Although the Devils continued to struggle for weeks after, the Kovalchuk trade energized the fanbase nonetheless as we sold out nine of our final twelve home games. For his part, Kovalchuk didn't dissapoint in the regular season, putting up ten goals and 27 points in 27 games with a +9 and doing everything to fit in. Maybe he hasn't quite put up the gaudy offensive numbers he has in the past yet, but a lot of skaters would kill to have that kind of 'off' third of a season.
With Kovalchuk in tow and most of the veterans who had been on IR (such as defenseman Paul Martin and gritty winger David Clarkson) set to return, Lamoriello made one final tweak at the deadline, acquiring Martin Skoula from the Leafs for a fifth-round pick, which was an odd but happy turn of events after Skoula had been dumped by the Penguins to the Leafs just the day before. Perhaps GM Brian Burke was doing mentor Lou a favor, as Skoula proved to be the best deadline d-man acquisition in years. Not surprisingly, Skoula had played under Lemaire before and unlike other failed imports like Brad Lukowich and Nicklas Havelid, he made a positive contribution, shoring up the d-core by replacing Fraser in the lineup and becoming a steady presence alongside Martin.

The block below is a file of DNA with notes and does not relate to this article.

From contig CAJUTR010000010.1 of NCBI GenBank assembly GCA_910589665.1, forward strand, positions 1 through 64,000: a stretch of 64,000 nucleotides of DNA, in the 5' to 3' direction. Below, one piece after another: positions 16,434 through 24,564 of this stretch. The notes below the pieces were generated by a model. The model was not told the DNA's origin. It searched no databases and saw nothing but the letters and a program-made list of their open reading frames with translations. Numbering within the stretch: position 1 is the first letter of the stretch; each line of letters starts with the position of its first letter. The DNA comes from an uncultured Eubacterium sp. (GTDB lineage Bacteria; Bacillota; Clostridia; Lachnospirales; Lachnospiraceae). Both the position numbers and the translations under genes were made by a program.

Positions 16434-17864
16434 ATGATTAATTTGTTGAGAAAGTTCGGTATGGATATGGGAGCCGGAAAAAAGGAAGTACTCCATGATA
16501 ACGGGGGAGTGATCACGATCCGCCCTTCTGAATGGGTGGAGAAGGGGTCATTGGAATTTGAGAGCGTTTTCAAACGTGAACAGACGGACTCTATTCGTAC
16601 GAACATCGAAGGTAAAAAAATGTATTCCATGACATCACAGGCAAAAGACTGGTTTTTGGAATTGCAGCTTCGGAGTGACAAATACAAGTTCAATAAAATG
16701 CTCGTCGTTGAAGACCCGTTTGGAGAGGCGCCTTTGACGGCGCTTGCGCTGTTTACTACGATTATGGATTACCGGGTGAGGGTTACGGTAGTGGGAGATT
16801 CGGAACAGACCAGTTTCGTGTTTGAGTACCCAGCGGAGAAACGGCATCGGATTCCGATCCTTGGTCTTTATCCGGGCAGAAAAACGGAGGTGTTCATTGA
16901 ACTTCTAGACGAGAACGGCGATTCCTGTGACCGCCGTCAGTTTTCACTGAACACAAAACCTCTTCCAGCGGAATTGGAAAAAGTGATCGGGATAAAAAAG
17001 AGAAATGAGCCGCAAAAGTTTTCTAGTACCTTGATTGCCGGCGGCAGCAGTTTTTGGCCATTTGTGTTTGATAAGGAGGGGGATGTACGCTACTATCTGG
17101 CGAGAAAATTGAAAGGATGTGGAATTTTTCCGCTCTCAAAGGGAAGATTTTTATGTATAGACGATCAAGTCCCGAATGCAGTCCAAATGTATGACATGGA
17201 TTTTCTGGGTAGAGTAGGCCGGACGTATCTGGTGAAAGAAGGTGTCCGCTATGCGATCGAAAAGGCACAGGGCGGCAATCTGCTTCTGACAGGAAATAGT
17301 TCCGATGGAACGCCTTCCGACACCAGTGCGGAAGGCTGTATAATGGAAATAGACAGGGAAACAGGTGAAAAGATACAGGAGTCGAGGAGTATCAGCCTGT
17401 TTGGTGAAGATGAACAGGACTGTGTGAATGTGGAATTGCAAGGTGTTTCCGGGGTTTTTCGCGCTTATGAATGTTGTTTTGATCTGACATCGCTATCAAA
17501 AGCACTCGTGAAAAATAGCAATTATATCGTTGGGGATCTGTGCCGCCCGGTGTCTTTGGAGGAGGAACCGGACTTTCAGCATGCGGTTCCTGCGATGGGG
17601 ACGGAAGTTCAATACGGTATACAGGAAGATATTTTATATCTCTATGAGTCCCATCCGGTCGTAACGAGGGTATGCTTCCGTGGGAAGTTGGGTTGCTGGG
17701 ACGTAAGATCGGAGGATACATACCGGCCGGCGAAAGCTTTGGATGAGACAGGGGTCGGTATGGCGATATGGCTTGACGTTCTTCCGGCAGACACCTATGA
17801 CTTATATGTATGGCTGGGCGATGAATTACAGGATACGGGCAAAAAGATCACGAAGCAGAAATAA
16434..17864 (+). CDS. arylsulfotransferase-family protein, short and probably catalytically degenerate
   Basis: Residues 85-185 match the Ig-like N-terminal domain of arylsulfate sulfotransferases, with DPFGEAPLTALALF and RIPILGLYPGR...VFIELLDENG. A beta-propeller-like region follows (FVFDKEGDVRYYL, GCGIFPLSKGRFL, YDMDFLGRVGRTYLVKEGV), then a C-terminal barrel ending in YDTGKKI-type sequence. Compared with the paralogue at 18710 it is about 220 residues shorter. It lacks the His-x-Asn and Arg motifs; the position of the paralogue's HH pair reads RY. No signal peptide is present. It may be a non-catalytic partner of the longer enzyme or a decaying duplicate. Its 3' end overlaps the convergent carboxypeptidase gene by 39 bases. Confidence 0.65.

Yet even with all the pieces now in place the team continued to run in place, perhaps either still caught up in the winter malaise, struggling to find chemistry with the new and returning players trying to find their niche with Lemaire's constant line shuffling or a combination of both. Despite wins like a dominant 5-2 showing against the Penguins on St. Patrick's Day where the team wore throwback green jerseys in front of an electric sellout crowd came losses like a drab Alberta trip, losing big to Sutter's Flames and then getting shutout by the worst team in the league in Edmonton two days later. Not to mention all the late blown points in games against Boston, the Rangers and Blackhawks in an eight-day span.